By Bryan Tudhope of VA Filtration USA
It’s been a fiery 2015 to date, with numerous wildfires burning very close to vineyards from Southern California to the Canadian border. This has left huge swaths of acrid smoke over many thousands of acres of land. Satellite imagery has shown just how massive these smoke plumes have been.
This article serves to present the facts regarding smoke taint and offers potential solutions for dealing with the problem. For those wanting more information on the exact mechanisms of smoke taint adsorption, detection and dealing with the fruit, there are some references listed at the end of this article.
What is Smoke Taint?
Smoke taint is made up of numerous compounds present in smoke that in simplistic terms enters the fruit via the skin. The markers for smoke taint are generally Guaiacol and 4-Methylguaiacol and these can be measured in the juice prior to fermentation. It must be noted, however, that these markers do not necessarily indicate the extent of the problem but are used to identify a potential issue with the fruit. Often smoke taint is not detectable based on a sensory evaluation of squashed grapes.
Smoke taint compounds are bound to the glycosides within the grape via a glycosidic bond. During fermentation these bonds break as the glycosides are converted to their fermented by-products: ethanol, CO2, acetic acid etc. During this bond breakage, the smoke compounds are released into the wine resulting in an increase in smoke taint related volatiles, which are then easily identifiable via a sensory evaluation of the wine. Interestingly enough if one was to take a measurement of the guaicaol concentration before, during and after fermentation, one would see a steady rise in these levels. This was evident in 2009.
The levels of taint are typically much higher in red wines than in white wines. The evidence points to a concentration of the smoke compounds within the skin of the fruit. Since red wine requires extended skin contact, it is reasonable that these wines would see higher levels of taint.
Treatments for Smoke Taint
It has been shown that membranes treatment in combination with adsorption is an effective means of dealing with smoke taint – see Fudge, A. L.; Ristic, R.; Wollan, D.; Wilkinson, K. L. (2011) Amelioration of smoke taint in wine by reverse osmosis and solid phase adsorption. Aust. J. Grape Wine Res. 17 (2): 41-48.
The experience gleaned from 2009 fires was phenomenal in dealing with the issue of smoke taint. At one facility, where over 500,000 gallons was treated in multiple lots of wine, approximately half of the wine treated showed no sign of smoke taint within one year of processing. The other half showed smoke taint at levels that were a lot lower than the original levels but were still detectable! There is also anecdotal evidence that indicates treatment is more affective later in a wines life. This might be due to a slow-down in glycoside breakdown as the wine ages. Theoretically at that point, the process of smoke taint removal would be more effective and limit the chance of a reoccurrence. There is no hard evidence to back this theory but it was definitely a trend when dealing with the 2008 harvest smoke taint issues.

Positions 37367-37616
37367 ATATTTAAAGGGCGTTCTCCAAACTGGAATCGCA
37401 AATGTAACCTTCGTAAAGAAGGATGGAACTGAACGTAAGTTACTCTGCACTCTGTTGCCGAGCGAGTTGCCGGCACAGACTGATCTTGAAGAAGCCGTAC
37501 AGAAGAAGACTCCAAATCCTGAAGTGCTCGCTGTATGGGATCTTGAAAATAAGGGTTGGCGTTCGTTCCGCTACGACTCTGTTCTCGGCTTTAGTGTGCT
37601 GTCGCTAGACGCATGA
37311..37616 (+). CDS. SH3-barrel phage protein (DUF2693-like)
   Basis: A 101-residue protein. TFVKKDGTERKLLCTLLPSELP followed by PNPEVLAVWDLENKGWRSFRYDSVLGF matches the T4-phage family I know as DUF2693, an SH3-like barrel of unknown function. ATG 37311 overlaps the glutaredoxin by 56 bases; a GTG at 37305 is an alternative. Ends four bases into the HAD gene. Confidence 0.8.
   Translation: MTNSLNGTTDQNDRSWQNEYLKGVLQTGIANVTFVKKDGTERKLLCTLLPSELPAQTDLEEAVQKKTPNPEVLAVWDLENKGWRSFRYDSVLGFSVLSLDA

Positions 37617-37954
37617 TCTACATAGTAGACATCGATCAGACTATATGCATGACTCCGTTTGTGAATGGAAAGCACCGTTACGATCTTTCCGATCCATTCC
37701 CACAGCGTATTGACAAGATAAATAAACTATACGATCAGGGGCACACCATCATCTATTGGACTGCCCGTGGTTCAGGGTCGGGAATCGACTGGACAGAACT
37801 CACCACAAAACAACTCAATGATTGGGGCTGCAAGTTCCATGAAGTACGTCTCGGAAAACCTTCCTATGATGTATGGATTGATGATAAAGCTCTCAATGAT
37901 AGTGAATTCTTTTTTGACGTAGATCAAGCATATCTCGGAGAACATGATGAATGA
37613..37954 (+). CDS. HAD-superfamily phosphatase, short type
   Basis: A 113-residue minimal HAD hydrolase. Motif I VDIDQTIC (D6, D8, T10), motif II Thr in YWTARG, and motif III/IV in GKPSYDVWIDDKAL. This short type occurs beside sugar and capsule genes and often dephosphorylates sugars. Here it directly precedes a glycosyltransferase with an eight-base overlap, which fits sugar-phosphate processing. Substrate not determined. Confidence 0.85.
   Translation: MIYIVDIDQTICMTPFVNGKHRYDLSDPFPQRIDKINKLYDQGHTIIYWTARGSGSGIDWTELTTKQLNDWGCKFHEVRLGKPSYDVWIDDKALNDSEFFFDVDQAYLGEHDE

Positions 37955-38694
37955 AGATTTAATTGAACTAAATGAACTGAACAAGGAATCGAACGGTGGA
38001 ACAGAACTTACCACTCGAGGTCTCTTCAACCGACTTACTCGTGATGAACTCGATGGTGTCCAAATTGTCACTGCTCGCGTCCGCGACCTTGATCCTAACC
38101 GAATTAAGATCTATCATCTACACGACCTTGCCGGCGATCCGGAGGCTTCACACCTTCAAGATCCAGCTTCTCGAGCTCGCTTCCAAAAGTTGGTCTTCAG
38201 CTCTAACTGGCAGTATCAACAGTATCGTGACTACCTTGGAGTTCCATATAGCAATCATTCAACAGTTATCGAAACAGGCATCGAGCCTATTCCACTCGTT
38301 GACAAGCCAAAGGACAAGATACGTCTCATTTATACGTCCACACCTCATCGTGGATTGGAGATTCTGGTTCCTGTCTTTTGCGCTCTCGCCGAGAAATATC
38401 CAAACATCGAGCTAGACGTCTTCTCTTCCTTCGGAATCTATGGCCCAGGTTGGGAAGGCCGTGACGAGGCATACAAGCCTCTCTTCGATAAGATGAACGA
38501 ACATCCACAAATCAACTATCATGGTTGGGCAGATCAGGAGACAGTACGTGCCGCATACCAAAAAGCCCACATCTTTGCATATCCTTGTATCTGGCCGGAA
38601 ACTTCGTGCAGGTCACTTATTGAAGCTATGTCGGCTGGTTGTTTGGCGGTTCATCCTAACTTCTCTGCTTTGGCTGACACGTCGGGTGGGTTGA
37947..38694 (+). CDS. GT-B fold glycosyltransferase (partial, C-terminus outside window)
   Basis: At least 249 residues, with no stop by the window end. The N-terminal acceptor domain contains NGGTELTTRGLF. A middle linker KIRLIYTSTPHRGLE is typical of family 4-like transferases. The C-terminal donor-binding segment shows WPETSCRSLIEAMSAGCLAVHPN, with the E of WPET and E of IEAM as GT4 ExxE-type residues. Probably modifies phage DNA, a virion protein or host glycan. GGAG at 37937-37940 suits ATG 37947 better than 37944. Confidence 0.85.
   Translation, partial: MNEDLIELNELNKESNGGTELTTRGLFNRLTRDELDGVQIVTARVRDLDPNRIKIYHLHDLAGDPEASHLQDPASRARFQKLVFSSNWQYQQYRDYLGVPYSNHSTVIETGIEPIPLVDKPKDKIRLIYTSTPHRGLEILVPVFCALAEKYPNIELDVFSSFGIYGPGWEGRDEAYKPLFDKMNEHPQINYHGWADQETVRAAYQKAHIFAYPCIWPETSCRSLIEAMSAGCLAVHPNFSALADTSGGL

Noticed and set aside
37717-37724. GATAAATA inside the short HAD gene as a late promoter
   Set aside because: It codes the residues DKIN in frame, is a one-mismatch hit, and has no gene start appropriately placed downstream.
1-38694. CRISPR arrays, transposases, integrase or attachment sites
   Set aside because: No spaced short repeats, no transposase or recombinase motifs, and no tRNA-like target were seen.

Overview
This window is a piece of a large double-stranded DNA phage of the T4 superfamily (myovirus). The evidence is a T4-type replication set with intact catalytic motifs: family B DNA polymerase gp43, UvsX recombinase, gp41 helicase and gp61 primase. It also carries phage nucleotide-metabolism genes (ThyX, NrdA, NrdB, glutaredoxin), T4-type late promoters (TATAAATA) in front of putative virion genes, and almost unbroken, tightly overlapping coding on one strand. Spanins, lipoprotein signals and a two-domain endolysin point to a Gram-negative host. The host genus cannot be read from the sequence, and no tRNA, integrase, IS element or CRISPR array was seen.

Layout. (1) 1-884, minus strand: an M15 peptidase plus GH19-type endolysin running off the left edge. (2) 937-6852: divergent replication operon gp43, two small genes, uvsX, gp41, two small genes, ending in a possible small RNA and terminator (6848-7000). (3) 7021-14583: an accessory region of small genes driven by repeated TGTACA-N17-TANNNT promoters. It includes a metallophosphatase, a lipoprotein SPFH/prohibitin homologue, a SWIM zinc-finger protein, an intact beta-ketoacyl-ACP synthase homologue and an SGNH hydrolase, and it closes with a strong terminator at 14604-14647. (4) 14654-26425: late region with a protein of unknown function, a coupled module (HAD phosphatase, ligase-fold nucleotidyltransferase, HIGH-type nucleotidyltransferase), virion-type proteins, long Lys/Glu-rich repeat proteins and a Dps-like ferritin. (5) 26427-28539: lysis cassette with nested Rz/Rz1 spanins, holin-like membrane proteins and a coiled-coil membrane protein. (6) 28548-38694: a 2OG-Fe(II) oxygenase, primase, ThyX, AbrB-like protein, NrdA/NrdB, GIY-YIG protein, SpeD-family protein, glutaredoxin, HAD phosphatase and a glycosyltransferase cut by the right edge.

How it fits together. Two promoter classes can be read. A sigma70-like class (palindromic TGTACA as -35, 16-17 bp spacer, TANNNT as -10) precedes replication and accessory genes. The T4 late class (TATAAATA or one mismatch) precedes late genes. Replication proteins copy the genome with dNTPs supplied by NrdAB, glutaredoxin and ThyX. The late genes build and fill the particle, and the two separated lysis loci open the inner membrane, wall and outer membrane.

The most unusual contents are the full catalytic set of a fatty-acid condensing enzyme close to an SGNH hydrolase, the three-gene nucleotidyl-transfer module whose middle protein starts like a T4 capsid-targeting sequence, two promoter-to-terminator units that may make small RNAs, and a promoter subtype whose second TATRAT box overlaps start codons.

Other methods including additives or fining agents, have not been found to be effective.
If you want to barrel age the wine, I strongly suggest using neutral oak barrels for aging purposes. Toasted oak barrels add a smoky component to the wine that exacerbates the perceived levels of smoke taint.
For those of you with no alternative but to get the wine to bottle and on the shelf, treatment will be necessary early in the wines life.
The Treatment Process
The most effective process of treating smoke tainted wine involves the use of nanofiltration membrane elements in combination with adsorption resin. Typically the wine needs to be passed through this process at least 2-4 times depending on the severity of the problem. In 2009 wine required an average of 3 passes through the system, although some wines took 6 or 7 passes to reach undetectable levels.
References and further reading material